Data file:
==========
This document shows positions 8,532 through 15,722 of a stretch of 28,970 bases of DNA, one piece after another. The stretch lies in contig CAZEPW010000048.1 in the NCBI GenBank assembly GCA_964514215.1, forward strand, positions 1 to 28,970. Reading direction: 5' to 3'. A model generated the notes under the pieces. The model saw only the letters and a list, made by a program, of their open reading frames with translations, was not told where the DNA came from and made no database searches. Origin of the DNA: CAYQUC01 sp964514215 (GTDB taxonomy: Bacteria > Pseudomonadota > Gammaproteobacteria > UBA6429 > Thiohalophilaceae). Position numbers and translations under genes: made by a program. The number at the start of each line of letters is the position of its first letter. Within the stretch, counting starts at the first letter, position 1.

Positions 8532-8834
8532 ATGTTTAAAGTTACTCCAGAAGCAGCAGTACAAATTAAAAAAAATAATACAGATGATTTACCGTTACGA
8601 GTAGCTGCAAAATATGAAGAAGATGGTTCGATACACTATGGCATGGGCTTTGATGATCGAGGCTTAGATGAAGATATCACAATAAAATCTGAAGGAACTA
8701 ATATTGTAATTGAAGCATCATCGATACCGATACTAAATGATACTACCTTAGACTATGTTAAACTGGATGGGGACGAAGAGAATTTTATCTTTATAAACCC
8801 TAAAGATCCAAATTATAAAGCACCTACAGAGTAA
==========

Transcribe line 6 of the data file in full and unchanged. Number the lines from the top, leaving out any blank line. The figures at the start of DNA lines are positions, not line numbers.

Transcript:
8801 TAAAGATCCAAATTATAAAGCACCTACAGAGTAA